In the areas directly affected, we are still taking stock of how this could happen in the places where we live and work. The disorder may have been happening across the UK, may even have had some element of central organisation, but each riot, each outbreak of disorder felt intensely local.
As I watched masked men strolling down my road carrying looted 40 inch flatscreens, and saw the landlady of my local standing on the pavement amid the wreckage of her pub windows, it felt incredibly unnerving, as if chaos had visited the very heart of our community.
It was that which made the local response so important, why councils and other local public services were at the forefront. Council workers were cleaning burning debris from the streets, helping to repair local businesses, working with the police to identify perpetrators, working with residents to minimise the impact on their lives. Council Leaders, Mayors and Chief Executives were visiting those affected, offering reassurance and support, both in person and through the media.
The country at large may have been waiting for the PM to come home and take control, but in the places where it happened, it was this local leadership that people were looking for. That's why Boris Johnson's response was widely perceived as being so inadequate.
On that bright Tuesday morning, as the extent of the damage sunk in, London felt collectively traumatised in a way that it hasn't since 7/7. Johnson's broom-wielding jocularity did not go down well with the people of riot-torn Clapham, and many media commentators compared his performance unfavourably with that of Ken Livingstone, who in the wake of the London bombings was generally held to have got it just right.
Incidentally, by focusing on the cuts as a cause of the riots, Ken's populist instincts seem to have failed him this time. In PR terms, neither of next year's main Mayoral contenders was a winner.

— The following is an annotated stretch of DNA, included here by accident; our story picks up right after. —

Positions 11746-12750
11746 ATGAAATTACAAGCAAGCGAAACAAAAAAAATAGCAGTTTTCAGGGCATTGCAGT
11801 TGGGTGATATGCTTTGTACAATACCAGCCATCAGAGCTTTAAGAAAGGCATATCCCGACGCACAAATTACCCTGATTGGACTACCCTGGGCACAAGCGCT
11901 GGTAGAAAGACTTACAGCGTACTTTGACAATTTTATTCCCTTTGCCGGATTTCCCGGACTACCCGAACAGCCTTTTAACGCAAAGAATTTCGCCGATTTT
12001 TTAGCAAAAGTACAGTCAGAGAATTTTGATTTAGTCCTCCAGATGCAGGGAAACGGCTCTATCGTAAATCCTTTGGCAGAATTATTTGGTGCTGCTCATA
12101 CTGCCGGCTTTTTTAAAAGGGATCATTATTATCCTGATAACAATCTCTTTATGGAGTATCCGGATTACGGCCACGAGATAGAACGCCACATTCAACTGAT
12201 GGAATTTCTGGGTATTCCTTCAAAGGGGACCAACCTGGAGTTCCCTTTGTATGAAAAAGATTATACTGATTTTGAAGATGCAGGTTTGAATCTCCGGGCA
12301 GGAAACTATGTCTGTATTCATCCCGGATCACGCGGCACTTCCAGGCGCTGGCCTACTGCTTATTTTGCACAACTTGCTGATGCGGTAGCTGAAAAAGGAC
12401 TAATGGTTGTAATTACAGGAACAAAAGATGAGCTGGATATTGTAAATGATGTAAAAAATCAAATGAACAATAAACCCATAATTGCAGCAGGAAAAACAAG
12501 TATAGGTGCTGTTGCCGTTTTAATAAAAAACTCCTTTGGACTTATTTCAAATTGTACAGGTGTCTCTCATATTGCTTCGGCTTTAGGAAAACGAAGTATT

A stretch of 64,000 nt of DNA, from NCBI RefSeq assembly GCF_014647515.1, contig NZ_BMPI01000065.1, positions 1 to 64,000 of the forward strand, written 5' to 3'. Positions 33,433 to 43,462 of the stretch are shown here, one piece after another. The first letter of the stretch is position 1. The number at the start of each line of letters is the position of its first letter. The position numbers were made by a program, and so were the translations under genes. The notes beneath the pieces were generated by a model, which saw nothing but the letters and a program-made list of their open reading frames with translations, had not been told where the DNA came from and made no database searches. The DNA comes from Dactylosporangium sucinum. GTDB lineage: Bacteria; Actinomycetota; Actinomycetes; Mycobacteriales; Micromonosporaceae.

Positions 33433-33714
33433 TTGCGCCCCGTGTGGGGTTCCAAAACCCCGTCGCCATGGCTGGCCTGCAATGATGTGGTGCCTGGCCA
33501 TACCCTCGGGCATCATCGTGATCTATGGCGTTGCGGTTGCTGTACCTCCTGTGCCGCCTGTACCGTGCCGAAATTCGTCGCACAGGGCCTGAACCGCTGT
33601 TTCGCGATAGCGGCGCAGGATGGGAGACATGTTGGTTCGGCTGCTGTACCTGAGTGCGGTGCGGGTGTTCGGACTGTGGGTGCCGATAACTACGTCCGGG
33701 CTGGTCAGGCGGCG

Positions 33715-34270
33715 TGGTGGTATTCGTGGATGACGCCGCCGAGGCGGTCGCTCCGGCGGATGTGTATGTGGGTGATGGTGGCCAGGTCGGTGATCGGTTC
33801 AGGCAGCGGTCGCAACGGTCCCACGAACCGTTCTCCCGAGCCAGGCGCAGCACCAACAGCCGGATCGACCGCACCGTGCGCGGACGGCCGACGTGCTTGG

The point is, when London is hit by trouble, Londoners look to their local leaders rather than to national government, for reassurance, and I am sure this is not peculiar to the capital.
Incidents like this really do put local public services to the test, and also show how much people rely on them. In my borough, Hackney, our council cleaning teams stayed out all night clearing the streets, so that when people nervously left their homes the next morning, there was no sign of the night's trouble save a few burned out cars, which were gone by lunchtime. The overwhelming feedback we had from residents showed how much this contributed to their sense of reassurance.
For all that Twitter is touted to be the ultimate reputation tracker, Council PRs know that with the exception of journalists and bloggers, most residents only mention their local authority in a tweet to express displeasure at a parking ticket or planning decision.
Not so in the wake of the riots. To quote just a few Hackney tweets: 'Proud of the hard working men of Hackney Council. Tidied up good and proper'; 'Proud of my local council @hackneyliving - street cleaners out in force, all offices and services open. This is public service'; 'Council in Hackney has done a brilliant clean-up job. Cleaners we salute you'.
In the hours after the riots, that local public service response was vital to restore order and start to rebuild normality. Now, as communicators we have a very important role to play in helping to repair the damage done to reputations of the places we serve, in fostering the civic pride that drove hundreds of volunteers onto the streets to help clean up, and in promoting that all important local leadership.
Polly Rance MCIPR is chair of the CIPR's local public services group and head of media and external relations at the London Borough of Hackney.